So, what can you do about this tilt towards the negative? First, start noticing your thoughts when there’s a mix of positive and negative feedback or experiences. How do you, specifically, relate to constructive or negative experiences? Do you highlight and fixate on them, or do they pass by more readily?
When you become mindful of your own pattern of negativity bias, you can start modifying it. For instance, if you recently received some constructive feedback on your job, notice any negative thoughts that come through, but then reframe the situation: This feedback was provided to help me in my career, not derail me, so how will this feedback help me going forward? What positive feedback did I receive in the job review? How can I remind myself of the positives more frequently? (writing in a journal, putting them on a post-it, adding notes to a calendar, etc.) You can use a similar stream of questions when confronting your negativity bias elsewhere in life.
- Be aware of your natural tendency towards negativity bias and recognize it as a part of your psychological immune system trying to protect you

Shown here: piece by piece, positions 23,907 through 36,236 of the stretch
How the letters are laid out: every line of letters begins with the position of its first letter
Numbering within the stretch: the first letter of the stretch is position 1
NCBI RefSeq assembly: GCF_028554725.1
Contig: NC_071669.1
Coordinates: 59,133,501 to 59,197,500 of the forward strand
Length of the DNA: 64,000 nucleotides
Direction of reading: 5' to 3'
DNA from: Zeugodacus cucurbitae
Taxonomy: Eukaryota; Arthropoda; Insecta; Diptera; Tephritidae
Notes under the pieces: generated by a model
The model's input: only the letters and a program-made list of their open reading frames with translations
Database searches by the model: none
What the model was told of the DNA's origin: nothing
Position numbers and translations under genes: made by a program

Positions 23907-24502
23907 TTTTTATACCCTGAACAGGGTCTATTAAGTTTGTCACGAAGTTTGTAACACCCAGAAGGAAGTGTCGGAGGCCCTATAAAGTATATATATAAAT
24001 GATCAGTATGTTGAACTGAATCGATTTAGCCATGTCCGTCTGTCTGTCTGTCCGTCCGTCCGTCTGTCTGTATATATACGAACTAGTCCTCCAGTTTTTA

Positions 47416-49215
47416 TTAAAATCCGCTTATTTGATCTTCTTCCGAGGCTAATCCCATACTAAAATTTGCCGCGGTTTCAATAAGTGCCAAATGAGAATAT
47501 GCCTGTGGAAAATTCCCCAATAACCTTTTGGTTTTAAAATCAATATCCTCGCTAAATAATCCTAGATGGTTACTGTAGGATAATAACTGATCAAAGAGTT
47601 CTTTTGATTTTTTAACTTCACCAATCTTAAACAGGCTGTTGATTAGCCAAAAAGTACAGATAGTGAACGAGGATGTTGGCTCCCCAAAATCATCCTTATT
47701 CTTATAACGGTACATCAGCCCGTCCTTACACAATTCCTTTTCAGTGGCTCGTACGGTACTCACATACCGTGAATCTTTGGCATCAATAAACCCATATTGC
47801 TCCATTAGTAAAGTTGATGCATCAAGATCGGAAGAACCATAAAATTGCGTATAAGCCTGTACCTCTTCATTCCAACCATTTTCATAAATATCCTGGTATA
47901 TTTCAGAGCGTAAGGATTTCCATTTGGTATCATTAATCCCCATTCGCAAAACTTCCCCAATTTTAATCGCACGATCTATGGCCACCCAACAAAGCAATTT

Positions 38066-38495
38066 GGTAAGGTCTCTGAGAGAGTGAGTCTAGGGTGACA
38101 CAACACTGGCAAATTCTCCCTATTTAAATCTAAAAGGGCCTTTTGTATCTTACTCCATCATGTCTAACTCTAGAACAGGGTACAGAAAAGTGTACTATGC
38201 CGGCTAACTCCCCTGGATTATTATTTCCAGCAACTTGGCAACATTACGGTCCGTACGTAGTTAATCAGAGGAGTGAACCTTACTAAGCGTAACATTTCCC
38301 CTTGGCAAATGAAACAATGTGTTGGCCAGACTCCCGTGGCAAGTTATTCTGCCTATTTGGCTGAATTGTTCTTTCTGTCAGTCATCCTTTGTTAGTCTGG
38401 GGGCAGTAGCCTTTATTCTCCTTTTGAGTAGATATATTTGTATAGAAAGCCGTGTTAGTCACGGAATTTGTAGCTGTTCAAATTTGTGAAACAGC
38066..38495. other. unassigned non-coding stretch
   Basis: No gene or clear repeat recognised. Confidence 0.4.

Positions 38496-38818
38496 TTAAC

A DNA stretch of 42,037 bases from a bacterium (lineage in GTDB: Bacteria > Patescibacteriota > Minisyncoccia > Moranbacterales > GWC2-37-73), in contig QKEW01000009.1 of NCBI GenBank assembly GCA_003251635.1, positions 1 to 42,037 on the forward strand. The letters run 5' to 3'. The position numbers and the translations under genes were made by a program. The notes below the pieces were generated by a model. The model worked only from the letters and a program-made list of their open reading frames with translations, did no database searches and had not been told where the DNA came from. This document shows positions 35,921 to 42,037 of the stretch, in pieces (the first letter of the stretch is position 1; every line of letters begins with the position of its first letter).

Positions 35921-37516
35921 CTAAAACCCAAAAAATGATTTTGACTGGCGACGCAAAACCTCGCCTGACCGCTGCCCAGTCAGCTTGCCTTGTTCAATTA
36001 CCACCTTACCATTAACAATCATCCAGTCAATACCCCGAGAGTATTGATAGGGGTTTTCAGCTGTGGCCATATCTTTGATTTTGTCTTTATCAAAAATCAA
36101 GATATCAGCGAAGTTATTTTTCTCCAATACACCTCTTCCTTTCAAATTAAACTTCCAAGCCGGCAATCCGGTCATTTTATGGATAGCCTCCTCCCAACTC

- Actively work towards recognizing the positive moments
2. Affirmation Ladders
In a moment of stress or negativity, the advice of “just think positive!” can feel more defeating than helpful. To help you shift from a negative to more positive effect, start small: aim to feel neutral, and then work up to positive.
This is a concept called building affirmation ladders. When you’re in a spiral of negative self-talk, feeling shame from a mistake at work, or stressed with a 100 to-do’s on your planner, the goal is to get into a state of feeling neutral, rather than feeling positive. To do this, you’ll use affirmations or guiding statements that might remind you that you have a sense of agency, that are only focusing on the things you can control, or that the moment will pass. It depends on the situation, but you can consider mantras like:
- This moment will pass, and I will be okay.
- I cannot control everything. I am only focused on the things I can control.
- I am safe in my body and in this moment.
Experiment with some different affirmations and notice which get you into a neutral state more effectively. A lot of bolstering your psychological immune system is about finding the words, tips, and tools that work specifically for you—we encourage you to write out some ideas for guiding mantras that match your stressors and needs!
Try this positive affirmation video
3. Aligning With Your Purpose